One day in 2021, while working in the office, central government employee Krishnakumar K, 52, of Kerala felt a severe throbbing headache on his left side. His vision blurred and he could not read what was written on the sheet in his hand.
“Am I losing my vision?” he thought. Within seconds, he felt giddy and could not move his left hand. Chaos engulfed him, he now says, recollecting the day. “I tried to rise from the chair, but immediately lost consciousness and fell to the floor.”
His colleagues rushed him to the hospital, where the doctor told them Krishnakumar had suffered a severe stroke due to high blood pressure. His left side was paralysed.
When stroke strikes
“A stroke is a neurovascular condition which requires medical emergency,” says Dr Somesh Vanchilingam, senior consultant neuro specialist and stroke doctor at Dr Vanchilingam Hospital, Chennai.
A sudden obstruction in the blood flow or bleeding in the brain causes a stroke. It cuts off the oxygen supply and nutrients to the brain or a few regions. As a result neurons or brain cells begin to die.
Since the brain requires oxygen and nutrients more than the rest of the body, the obstruction leads to long-lasting impairments. Muscle weakness, paralysis, difficulty speaking, slow or lost thinking ability, besides impaired vision and hearing are the oft-seen symptoms
Stroke recovery through ayurveda
“In Ayurveda, stroke is referred to as pakshaghata, and it comes under vata vyadhi,” says Dr Sriharsha K V, chief ayurvedic physician at Sritulasi Ayurvedalaya, Bengaluru. He adds that an imbalance of vata or air and space elements causes the condition. Vata is responsible for body movement and circulation in the body. Hence, the person faces difficulty in movement, poor circulation, weak immunity and issues of the nervous system.
Some early clues of stroke include severe headaches, sudden muscle weakness, blurred vision, incoherence and an inability to follow a conversation.
Managing post-stroke symptoms
“Acute stroke should be treated in a stroke ICU and a hospital equipped with a catheterisation lab,” says Dr Vanchilingam. However, he adds, integrative therapies like physiotherapy and passive yoga will be beneficial during the rehabilitation phase.
Stroke broadly affects the muscle strength and blood circulation of the body. Dr Sriharsha lists a few ayurveda approaches that provide relief to the person: nourishing the body with herbal oil massages (abhyanga), rice bolus treatment (shastika shali), ointments (lepa) and medicated enema (vasti). These remedies help the affected persons regain body strength and reduce the complications of stroke.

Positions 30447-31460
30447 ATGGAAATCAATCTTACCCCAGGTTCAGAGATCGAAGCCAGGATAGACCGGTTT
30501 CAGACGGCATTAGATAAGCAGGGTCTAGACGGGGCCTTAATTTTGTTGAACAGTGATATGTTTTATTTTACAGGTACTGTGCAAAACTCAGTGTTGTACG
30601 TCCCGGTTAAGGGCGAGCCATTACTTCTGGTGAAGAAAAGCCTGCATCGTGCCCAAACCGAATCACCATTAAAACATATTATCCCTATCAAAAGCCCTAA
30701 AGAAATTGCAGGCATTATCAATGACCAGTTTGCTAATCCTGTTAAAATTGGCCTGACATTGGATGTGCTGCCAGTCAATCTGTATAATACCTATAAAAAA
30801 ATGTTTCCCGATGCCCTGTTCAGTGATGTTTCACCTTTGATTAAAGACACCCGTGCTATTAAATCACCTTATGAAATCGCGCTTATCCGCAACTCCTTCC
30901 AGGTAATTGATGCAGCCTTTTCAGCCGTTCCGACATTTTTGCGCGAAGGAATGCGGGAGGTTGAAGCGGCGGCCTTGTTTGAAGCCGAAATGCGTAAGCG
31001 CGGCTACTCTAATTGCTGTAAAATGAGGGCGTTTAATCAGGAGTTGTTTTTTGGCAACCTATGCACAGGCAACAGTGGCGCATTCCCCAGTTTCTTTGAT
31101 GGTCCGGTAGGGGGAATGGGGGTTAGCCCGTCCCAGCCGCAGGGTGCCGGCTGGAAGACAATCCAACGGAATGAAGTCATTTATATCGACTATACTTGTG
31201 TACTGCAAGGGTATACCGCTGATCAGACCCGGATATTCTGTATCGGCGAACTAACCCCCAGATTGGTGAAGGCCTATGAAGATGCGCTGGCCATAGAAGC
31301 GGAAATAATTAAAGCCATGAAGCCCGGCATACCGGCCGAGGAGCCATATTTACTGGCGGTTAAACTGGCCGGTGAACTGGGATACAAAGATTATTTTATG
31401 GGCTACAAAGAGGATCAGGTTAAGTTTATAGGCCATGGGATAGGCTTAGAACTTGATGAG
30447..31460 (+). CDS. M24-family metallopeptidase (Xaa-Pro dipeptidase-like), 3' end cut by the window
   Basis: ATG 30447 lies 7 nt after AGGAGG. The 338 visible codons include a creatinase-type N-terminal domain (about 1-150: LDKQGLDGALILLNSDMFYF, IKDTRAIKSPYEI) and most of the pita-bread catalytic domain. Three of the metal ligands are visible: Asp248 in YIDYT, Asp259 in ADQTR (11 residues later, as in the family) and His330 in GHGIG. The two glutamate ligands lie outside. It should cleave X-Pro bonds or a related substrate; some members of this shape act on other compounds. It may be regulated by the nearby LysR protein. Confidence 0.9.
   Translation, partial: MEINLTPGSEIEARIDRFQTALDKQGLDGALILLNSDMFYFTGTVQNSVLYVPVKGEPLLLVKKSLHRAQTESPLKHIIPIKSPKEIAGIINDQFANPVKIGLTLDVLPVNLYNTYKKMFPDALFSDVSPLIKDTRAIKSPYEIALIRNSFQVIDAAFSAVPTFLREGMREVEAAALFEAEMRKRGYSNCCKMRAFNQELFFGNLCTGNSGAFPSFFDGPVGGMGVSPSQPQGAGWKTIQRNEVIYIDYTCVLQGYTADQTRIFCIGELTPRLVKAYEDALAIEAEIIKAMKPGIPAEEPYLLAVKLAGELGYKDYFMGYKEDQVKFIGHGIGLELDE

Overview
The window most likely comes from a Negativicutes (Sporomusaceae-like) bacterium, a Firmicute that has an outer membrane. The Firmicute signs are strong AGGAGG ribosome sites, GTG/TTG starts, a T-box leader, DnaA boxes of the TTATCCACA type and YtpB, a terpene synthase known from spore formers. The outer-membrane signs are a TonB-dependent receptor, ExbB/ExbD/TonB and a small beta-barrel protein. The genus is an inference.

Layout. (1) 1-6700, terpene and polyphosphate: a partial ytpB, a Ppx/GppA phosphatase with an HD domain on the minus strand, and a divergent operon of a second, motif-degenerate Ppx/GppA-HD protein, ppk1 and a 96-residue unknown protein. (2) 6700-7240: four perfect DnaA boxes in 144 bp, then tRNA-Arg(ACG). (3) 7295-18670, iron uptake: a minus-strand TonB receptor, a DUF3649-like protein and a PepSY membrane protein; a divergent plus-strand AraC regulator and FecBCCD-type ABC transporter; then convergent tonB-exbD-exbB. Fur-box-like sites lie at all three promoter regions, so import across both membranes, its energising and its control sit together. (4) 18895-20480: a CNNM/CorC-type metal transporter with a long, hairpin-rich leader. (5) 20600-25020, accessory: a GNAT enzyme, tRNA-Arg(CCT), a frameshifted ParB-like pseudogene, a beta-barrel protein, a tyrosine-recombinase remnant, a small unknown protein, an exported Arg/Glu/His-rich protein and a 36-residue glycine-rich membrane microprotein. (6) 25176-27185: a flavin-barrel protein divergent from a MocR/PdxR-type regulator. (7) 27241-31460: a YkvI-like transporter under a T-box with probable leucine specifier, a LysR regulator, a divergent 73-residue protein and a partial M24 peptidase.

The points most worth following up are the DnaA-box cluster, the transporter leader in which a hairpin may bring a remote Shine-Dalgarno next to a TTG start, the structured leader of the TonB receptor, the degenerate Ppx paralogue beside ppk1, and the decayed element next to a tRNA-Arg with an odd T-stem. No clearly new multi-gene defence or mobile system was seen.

Ashwasana (literally meaning `reassurance’ or `morale booster’) or psychotherapy is recommended for associated anxiety and depression.
After being discharged from the hospital, Krishnakumar opted for a 21-day rehabilitation care. Since the stroke episode, he has made healthy lifestyle changes to control the risk factors of recurrence. He avoids fried foods and eats more leafy greens and vegetables.
Dr Vanchilingam explains that mechanical thrombectomy and intravenous or IV thrombolysis are the recent gold-standard treatments to restore the blood supply. However, the timing of administering these therapies is crucial for recovery, he emphasises. Timely revascularisation therapies can reverse stroke symptoms and save people from post-stroke damage and fatality.
Relearning to reset life
A healthy diet followed by physiotherapy will help stroke-affected individuals to return to their everyday life, says Dr Stephen Abraham, physiotherapist, International Academy for Health & Science, Bengaluru.
“Physiotherapy is usually done post-stroke for muscle stiffness, spasticity and problems with movement and balance,” he explains. “If a person cannot move the limbs, we do passive movements to avoid muscle stiffness with the help of facilitation techniques and muscle stimulation, which strengthens muscles and promotes relearning of functions,” he adds.
The rehabilitation management is customised to suit the effect of the stroke. It involves preventing blood clot formations in deep veins (deep vein thrombosis), deformities and pain management.
“Now I can do 70 per cent of activities using my left hand,” says Krishnakumar. He modified his daily routine, which included twice a week of physiotherapy and regular exercises, and pranayama for half an hour. Additionally, he takes prescribed herbal medicines to boost his immunity.
“I keep a small oil-soaked cloth on the head 10 min before bath,” he adds. “I follow a balanced, low-sodium diet, including mushrooms, saffron and aloe vera.” He ensures he is hydrated by taking at least 2.5 litres of warm water daily.
Prevention and timely care
“Prevention is always better than cure. A healthy diet, exercise, [adequate] sleep and stopping smoking and alcohol are advised, leading to a stress-free, healthy and happy life that will reduce the risk of a stroke,” says Dr Vanchilingam.
Dr Sriharsha adds that guided practice of yoga and gazing at a lit candle (trataka) can aid rehabilitation.
Both doctors emphasise that early diagnosis is critical to reduce the extent of damage caused by stroke. Also important is awareness of stroke symptoms and rushing the person to the nearest stroke centre that can offer stroke thrombectomy.